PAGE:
The explosion of consumer and mortgage debt has pushed a rising percentage of Australians into dangerous debt levels, largely as a result of action by the major banks, a consumer group has warned the banking royal commission.
The proportion of households who are over-indebted rose from 21 per cent in 2003-04 to 29 per cent in 2015-16, the Consumer Action Law Centre (CALC) reported in its submission.
“This over-indebtedness has been driven by our biggest lenders and intermediaries,” it wrote.
“While lenders, and arguably many Australians, seem to be growing comfortable with the idea of being over-stretched, the reality is that high levels of debt pose significant risks to individual wellbeing and Australia’s financial stability.”
Credit cards represent one area of danger for consumers where limits continue to grow rapidly. At the end of 2017, credit card limits stood at $152 billion, an increase of almost $40 billion or 38 per cent over the past decade, CALC found.
While there are 100 credit card providers in the Australian market, banks provide approximately 88 per cent of credit cards on issue in Australia, and account for approximately 81 per cent of balances outstanding, it found.
Of calls to CALC in December, 31 per cent sought help in relation to credit cards, and almost half (46 per cent) of these callers had credit card debts greater than $10,000. Around 24 per cent had debts greater than $20,000 and 7 per cent had debts greater than $50,000.
Calls about card debts of $100,000 or more were “not irregular” CALC found.
While some argue it is not in the interests of lenders to allow credit card limits higher than consumers can cope with, CALC said this was often not the case.
“There are clear incentives for credit card lenders to advance more credit than the borrower can reasonably repay – this situation drives the income stream (interest payments) for the bank,” it wrote.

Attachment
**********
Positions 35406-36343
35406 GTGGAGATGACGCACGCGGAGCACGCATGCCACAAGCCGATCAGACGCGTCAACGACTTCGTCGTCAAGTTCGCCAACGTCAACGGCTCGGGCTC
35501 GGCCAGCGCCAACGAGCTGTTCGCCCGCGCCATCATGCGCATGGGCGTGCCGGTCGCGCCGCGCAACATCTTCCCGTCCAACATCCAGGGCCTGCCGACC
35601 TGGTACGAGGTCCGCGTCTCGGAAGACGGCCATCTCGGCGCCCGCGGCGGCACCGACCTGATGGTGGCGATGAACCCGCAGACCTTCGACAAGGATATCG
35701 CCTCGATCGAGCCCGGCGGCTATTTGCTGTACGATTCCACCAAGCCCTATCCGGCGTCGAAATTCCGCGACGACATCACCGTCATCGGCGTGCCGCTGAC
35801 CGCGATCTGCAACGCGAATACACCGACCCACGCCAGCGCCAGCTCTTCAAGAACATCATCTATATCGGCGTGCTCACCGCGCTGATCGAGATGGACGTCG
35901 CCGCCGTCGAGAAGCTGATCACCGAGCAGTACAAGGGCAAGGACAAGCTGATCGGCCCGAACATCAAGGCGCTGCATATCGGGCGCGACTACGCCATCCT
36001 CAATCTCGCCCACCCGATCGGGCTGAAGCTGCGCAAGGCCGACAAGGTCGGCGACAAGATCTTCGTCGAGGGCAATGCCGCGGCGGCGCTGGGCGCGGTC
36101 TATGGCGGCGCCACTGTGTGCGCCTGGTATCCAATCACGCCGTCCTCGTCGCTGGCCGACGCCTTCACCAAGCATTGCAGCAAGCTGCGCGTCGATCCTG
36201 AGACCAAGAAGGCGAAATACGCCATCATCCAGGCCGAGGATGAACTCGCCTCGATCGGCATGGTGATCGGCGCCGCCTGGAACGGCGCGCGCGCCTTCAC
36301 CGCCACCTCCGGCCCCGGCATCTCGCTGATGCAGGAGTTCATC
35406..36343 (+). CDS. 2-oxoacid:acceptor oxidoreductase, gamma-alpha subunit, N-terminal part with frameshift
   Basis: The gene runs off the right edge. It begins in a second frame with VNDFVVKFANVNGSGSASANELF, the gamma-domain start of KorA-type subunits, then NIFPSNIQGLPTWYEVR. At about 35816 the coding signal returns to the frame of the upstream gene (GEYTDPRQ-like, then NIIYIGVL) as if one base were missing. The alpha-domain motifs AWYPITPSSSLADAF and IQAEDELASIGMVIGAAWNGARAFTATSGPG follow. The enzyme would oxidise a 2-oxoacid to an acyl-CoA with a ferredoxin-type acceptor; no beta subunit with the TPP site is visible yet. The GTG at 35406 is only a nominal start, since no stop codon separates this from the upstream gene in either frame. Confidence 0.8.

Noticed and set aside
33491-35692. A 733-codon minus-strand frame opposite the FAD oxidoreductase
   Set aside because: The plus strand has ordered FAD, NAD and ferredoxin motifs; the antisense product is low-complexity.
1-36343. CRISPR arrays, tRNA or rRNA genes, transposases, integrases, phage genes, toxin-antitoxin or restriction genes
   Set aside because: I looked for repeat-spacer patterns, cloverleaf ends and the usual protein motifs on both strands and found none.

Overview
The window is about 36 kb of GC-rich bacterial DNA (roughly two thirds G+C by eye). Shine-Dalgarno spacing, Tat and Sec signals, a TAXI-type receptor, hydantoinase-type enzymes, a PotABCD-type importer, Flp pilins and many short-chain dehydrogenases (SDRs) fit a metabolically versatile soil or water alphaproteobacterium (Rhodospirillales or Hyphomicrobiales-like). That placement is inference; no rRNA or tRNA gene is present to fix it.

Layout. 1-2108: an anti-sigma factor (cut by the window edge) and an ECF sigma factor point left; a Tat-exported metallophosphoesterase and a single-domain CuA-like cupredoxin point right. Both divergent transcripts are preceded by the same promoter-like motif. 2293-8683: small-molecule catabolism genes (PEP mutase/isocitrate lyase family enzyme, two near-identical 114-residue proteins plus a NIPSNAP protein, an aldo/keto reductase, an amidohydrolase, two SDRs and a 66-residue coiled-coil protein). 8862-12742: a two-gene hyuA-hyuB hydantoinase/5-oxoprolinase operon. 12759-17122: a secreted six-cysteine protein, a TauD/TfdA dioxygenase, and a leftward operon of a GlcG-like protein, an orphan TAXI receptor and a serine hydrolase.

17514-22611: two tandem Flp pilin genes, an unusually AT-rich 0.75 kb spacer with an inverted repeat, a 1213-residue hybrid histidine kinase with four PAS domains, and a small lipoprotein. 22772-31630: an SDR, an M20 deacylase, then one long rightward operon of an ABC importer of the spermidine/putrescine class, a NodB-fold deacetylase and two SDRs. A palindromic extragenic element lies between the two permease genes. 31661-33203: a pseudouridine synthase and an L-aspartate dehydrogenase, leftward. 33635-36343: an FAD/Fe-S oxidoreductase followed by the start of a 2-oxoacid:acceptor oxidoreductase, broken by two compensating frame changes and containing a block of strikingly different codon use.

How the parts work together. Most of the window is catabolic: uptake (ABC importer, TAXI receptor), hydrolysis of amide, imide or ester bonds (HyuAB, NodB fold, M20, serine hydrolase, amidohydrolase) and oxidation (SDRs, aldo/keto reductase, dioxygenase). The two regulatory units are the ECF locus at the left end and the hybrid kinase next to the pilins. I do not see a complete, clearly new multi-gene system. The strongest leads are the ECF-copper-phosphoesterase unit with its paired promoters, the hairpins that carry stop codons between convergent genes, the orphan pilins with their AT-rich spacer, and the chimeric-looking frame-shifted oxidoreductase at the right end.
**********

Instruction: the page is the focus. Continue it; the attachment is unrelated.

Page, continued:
“It is our experience that many consumers struggle for years at a time to make repayments to their credit accounts without ever reaching the point of default.”
Car lending was another area to which CALC called the attention of the royal commission. Complaints on car loans made up 20.7 per cent of calls in 2016-7 and the area is exposed to both fraud and lack of competitiveness.
“Consumer Action’s casework experience suggests there is systemic irresponsible lending in the car finance market, particularly for vehicle purchases by low-income and disadvantaged consumers.”
These concerns were validated by regulator ASIC which has taken action against car financiers including BMW, Volkswagen finance arms and ANZ’s former car financier Esanda, the report found.
“In our experience, brokers often complete loan application documents and liaise directly with lenders without borrowers having any contact with the lender. This gives rise to significant risks for irresponsible lending and, in some cases, fraud,” CALC said.
The growth of the ‘gig economy’, for example through ride sharing and delivery services, has presented dangers by blurring the line between business and consumer lending.
“Unscrupulous brokers and lenders have taken advantage of this lack of clarity by pressuring or suggesting that consumers take out ‘business’ loans to avoid licensing requirements and complying with the protections offered by the consumer credit laws,” CALC found.
The Royal Commission into Misconduct in the Banking, Superannuation and Financial Services Industry will hold its first hearings in Melbourne for two weeks from March 13, examining consumer lending practices.